The nephew of a wealthy nobleman, convicted for a forged check, is replaced in prison by a poor engineer. From the exchange of people derives a chain of misunderstandings and messes that ends out well.
An old man, being rowed along a river, sees a field of daisies (or Wild Chrysanthemums, as they are described in the title), and thinks back to when he was fifteen. He recalls his time with, and away from, the girl cousin he grew up with and would have married, except the family and other pressures got in the way.
The plot focuses on Gaillac, an electrician employed by the Paris Opera. In love with gorgeous ballerina Suzanne, Gaillac must play second fiddle to Suzanne’s wealthy “protector,” powerful politician Count Montoire. When the Opera personnel go on strike, Gaillac is appointed leader of the strikers, doing his job so well that he is ultimately elected Secretary of Labor in the French cabinet. Now on equal footing with Montoire, Gaillac is at last a “worthy” suitor for Suzanne – who can’t make up her mind between her two well-connected admirers, leading to a political rivalry the likes of which Paris has never seen.
Anna Maria Mentorsi takes her daughter on a vacation to a beautiful seaside resort on the Mediterranean to get away from life in the city. While they enjoy their new surroundings, she catches the eye of the town’s mayor, and considers settling there for good. But when she spurns the advances of a wealthy business man, he threatens to reveal a secret that could ruin all her plans.
A novel by Gaston Leroux (of Phantom of the Opera fame) was the source for this film. The story takes place on the Riviera, where the title character may or may not be involved in various shades of skullduggery, including murder. The film’s highlight involves a coffin containing the body of a man who committed suicide — or, did he? Huguette Duflos played the title character, while the comedy relief was in the capable hands of Belieres. In emulation of the 1928 American film The Terror, the opening credits are not printed on screen, but instead spoken by a mysterious “ghost” voice.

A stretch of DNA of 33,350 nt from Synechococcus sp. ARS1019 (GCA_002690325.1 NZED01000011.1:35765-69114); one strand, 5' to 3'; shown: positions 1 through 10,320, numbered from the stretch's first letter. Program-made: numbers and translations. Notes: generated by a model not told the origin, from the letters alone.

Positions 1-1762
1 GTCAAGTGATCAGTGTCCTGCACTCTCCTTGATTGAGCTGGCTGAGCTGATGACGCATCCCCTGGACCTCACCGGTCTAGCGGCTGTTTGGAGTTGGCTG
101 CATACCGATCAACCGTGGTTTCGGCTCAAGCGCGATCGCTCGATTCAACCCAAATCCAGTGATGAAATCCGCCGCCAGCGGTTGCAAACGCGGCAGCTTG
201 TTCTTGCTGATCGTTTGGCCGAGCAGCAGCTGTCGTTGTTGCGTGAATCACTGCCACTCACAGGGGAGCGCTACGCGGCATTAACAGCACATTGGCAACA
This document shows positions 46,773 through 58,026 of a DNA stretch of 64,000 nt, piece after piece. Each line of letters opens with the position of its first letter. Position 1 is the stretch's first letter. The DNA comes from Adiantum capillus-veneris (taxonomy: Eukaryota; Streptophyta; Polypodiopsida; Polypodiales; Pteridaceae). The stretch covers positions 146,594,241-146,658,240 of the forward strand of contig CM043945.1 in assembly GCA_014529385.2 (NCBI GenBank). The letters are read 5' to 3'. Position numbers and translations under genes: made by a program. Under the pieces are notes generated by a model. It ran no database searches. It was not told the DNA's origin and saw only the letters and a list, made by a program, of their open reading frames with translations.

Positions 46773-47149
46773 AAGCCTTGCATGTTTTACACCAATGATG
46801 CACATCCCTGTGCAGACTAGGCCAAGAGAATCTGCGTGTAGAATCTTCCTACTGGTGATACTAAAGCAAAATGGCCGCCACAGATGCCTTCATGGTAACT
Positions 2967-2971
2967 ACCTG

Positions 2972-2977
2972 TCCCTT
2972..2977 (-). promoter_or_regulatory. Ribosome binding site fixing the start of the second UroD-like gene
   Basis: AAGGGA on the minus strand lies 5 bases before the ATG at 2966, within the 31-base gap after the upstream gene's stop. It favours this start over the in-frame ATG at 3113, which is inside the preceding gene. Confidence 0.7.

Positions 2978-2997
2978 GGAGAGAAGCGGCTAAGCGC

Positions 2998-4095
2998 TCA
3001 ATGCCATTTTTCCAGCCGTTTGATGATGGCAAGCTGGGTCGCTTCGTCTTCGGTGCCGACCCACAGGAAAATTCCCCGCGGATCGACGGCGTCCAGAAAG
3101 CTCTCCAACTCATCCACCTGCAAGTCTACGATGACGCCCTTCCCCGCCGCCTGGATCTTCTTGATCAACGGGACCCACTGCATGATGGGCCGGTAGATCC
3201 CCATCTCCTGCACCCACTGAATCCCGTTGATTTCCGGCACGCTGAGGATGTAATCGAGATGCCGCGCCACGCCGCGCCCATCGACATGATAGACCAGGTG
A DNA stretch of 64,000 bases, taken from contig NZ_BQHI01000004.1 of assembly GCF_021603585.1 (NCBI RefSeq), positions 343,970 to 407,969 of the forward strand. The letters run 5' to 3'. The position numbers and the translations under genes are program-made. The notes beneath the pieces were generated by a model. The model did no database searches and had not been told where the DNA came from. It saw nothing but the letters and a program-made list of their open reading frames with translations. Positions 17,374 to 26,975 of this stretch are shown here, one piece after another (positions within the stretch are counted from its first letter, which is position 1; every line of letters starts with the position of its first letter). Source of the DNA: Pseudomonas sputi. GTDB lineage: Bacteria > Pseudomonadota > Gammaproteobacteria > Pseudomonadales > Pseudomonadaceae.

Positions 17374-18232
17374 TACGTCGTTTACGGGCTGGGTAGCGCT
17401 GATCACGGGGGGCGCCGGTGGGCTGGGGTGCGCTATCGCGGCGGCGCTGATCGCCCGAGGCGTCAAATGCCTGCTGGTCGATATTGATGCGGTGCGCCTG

Henri Chatelard is well in his forties, owns a restaurant and a cinema in the city, and appreciate women. When he meets Marie, a 18ish stronghead who just lost her father in a small fishermen village, it is not clear who is the hunter and who is the prey.
After the death of his mother, middle-aged insurance employee inherits her small cottage surrounded by a garden. Selling the cottage which is situated on unexploited ground near the center of a big city makes him a rich man and he buys a big house in the countryside. He takes some time off and decides to throw a big garden party at the house and invite all his colleagues from the office. Aided by alcohol, the guests gradually lose all their inhibitions and reveal personality traits and frustrations that they normally keep hidden.
A young boy has formed an idealized image of his father, who has yet to be repatriated from Russia. When they finally meet they fail to get along. The boy withdraws more and more into himself, and the picture is concerned with how the two gradually develop a love for each other.